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I have the following function.

The problem is that the $lang variable will vary depending on the $this->setts['site_lang']; . The actual problem is the following:

$condition_details['description_$lang']

(which isn't working). How do I get this to display

$condition_details['description_us']

or

$condition_details['description_fr']

depending on the $lang setting?

And here is the full function:

function shipped_drop_down($box_name = 'item_shipped_via', $selected = null, $form_refresh = null)
{
    (string) $display_output = null;
    $lang = $this->setts['site_lang'];
    $sql_select_conditions = $this->query("SELECT id, description_".$lang." FROM " . DB_PREFIX . "advanced_shipping_carriers ORDER BY theorder,description_".$lang." ASC");
    $display_output = '<select name="' . $box_name . '" ' . (($form_refresh) ? 'onChange = "submit_form(' . $form_refresh . ', \'\')"' : '') . ' style="font-size:10px; width: 120px;"> ';
    while ($condition_details = $this->fetch_array($sql_select_conditions))
    {
        $display_output .= '<option value="' . $condition_details['id'] . '" ' . (($condition_details['id'] == $selected) ? 'selected' : '') . '>' . $condition_details['description_$lang'] . '</option> ';
    }
    $display_output .= '</select> ';
    return $display_output;
}
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4 Answers 4

up vote 5 down vote accepted

You could do

$condition_details['description_'.$lang]

or use "

$condition_details["description_$lang"]
share|improve this answer
    
$condition_details["description_{$lang}"] is the more correct way, although both will work. –  iMoses Mar 21 '12 at 14:55
    
@iMoses: How exactly "more correct"? Here's an argument for the other approach: basic syntax highlighting will make it obvious that you have a variable key name at a glance. –  Jon Mar 21 '12 at 15:03
    
@iMoses do you get anynotice from the compiler if i use that as i do?Why do you say it's more correct? –  Nicola Peluchetti Mar 21 '12 at 15:07
    
Awesome! Thank you VERY much :) –  user1227914 Mar 21 '12 at 15:42
    
Perhaps "correct" wasn't the correct word :) Using curly braces when inserting a variable into a double quoted string serves several purposes. The first is making sure that in no situation the compiler will mix variable names with simple string, i.e. $files["My$CatNameFolder"] - $CatName being the variable, the compiler will look for $CatNameFolder. By using curly braces we help the compiler not make assumptions and pass the exact variable name we wanted. –  iMoses Mar 21 '12 at 15:44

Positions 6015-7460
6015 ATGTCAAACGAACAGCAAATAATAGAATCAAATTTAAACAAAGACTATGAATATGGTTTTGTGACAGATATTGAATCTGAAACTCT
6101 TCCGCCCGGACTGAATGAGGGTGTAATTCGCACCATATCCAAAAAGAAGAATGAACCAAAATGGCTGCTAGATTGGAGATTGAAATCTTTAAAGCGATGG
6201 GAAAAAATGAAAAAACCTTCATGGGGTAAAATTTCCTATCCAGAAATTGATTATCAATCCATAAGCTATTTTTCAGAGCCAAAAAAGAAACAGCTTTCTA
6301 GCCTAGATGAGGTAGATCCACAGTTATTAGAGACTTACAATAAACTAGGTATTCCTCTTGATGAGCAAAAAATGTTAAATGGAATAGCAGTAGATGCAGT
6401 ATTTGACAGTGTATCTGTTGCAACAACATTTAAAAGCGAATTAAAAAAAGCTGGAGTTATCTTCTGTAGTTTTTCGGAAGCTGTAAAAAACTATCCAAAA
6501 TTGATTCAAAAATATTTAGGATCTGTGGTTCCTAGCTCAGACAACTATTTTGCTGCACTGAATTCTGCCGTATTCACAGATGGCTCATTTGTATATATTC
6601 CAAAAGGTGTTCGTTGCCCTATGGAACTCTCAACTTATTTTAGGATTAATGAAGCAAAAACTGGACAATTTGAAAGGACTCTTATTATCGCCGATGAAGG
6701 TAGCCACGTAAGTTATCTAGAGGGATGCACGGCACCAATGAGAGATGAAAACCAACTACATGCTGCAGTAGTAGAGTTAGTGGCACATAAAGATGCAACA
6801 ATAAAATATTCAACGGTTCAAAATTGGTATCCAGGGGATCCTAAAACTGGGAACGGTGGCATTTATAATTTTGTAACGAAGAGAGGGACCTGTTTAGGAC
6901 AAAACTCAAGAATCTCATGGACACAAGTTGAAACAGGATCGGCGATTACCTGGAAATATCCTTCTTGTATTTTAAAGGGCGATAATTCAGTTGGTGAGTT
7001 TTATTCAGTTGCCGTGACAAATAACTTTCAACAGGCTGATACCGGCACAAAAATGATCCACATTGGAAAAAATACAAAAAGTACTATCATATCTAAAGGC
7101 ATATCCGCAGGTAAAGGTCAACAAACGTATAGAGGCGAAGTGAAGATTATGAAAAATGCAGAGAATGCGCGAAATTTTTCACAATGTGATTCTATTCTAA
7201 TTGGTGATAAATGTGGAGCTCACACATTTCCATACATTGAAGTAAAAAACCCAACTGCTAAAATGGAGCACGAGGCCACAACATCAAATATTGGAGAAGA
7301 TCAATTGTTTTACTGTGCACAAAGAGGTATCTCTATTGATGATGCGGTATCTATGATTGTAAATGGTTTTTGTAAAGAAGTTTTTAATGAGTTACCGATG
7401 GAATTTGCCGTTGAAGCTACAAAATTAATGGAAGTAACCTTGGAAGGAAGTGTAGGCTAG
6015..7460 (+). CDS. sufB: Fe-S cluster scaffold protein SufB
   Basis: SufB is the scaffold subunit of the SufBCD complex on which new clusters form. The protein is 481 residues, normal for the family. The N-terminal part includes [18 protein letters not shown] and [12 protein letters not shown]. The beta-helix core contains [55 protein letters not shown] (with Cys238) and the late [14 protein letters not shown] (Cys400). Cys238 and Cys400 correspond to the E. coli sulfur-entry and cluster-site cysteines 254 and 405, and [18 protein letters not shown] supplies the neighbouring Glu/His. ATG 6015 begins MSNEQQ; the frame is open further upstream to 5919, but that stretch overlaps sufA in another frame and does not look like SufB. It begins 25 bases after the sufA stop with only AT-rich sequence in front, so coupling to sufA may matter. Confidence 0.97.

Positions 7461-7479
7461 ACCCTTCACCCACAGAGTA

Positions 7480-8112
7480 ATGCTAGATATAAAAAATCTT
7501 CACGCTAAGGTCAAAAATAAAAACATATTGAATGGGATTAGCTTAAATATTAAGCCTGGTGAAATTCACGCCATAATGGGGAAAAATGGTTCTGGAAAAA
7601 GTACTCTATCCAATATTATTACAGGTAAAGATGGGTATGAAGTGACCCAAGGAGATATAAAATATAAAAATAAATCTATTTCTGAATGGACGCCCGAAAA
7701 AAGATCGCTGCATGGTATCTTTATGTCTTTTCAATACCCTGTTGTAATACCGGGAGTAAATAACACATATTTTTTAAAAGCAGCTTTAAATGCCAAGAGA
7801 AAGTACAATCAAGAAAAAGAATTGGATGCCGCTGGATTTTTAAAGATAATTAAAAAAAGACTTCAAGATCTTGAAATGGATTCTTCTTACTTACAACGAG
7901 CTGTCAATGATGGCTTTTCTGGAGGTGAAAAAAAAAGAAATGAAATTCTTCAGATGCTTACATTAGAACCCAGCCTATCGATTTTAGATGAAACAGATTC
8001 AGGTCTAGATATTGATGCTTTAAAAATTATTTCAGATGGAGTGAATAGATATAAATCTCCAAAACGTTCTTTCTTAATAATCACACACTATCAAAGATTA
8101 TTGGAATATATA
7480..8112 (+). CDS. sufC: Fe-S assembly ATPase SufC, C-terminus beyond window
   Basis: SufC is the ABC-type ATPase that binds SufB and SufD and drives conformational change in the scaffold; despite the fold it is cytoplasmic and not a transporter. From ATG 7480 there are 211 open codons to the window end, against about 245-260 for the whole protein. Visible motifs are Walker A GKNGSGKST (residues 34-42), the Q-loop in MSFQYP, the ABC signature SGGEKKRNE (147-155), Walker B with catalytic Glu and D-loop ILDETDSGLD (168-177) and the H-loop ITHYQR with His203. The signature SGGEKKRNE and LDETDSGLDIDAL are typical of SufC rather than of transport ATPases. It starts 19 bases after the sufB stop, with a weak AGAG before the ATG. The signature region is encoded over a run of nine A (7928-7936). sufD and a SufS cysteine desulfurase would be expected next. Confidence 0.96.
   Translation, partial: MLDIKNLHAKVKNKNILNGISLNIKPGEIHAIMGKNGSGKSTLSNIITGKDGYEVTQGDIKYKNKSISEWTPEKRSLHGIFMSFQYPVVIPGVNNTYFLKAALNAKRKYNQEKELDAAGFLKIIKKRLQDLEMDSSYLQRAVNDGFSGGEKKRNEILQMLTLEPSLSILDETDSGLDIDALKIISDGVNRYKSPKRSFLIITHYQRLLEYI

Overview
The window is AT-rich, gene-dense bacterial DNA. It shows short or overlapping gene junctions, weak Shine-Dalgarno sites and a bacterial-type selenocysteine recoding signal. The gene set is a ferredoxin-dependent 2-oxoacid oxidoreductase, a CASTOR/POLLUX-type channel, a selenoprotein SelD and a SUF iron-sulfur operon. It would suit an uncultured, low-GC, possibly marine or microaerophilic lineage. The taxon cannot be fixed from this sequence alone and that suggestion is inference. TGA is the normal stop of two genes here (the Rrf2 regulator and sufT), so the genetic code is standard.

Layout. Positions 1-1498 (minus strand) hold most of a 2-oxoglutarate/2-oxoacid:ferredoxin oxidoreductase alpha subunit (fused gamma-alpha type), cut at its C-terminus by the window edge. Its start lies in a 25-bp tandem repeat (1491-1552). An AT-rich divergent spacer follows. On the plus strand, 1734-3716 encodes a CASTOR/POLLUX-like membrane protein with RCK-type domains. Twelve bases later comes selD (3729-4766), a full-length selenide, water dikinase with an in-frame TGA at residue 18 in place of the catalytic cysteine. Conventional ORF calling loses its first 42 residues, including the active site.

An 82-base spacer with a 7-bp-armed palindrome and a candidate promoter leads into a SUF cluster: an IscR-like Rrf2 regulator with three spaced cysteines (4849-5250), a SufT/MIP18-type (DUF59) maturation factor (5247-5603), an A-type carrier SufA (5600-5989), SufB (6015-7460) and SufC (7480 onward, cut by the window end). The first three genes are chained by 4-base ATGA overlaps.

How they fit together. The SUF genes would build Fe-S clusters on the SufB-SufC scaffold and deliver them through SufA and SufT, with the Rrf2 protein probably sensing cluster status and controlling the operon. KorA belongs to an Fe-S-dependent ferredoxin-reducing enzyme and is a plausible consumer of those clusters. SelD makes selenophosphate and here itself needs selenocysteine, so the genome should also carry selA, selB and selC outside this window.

You could store your lang settings in arrays like this :

$lang['fr']['condition_details']

so you could use $lang[$selected_lang]['condition_details']

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Use "double quotes" instead of 'single quotes'. That way the $lang will be parsed and replaced with the relevant value.

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Use double quotes like so:

$condition_details["description_$lang"]
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Um, whoever marked me down... why? –  SenorAmor Mar 21 '12 at 14:57
    
I'd like to know that too, since I got downvoted for the same answer... –  Niet the Dark Absol Mar 21 '12 at 15:05
    
@SenorAmor: Not my downvote, but a small issue here is that by not including curly braces around the variable it's easier for the code to break in the future. –  Jon Mar 21 '12 at 15:05
    
@Jon By that logic, all the answers here should be marked down for not strictly typecasting $lang as a string. There's no "issue" here providing one is a competent coder. Being marked down for not "bubble-wrapping" code is a load of crap. Don't even get me started on anonymous down-voting... –  SenorAmor Mar 21 '12 at 15:12
    
@SenorAmor: Dude, I just offered a suggestion on how to improve the answer (albeit very slightly). Drawing the conclusion that you actually got downvoted for this reason is totally illogical, and getting "competent coder" defensive is not productive for anyone. Loosen up. –  Jon Mar 21 '12 at 15:25

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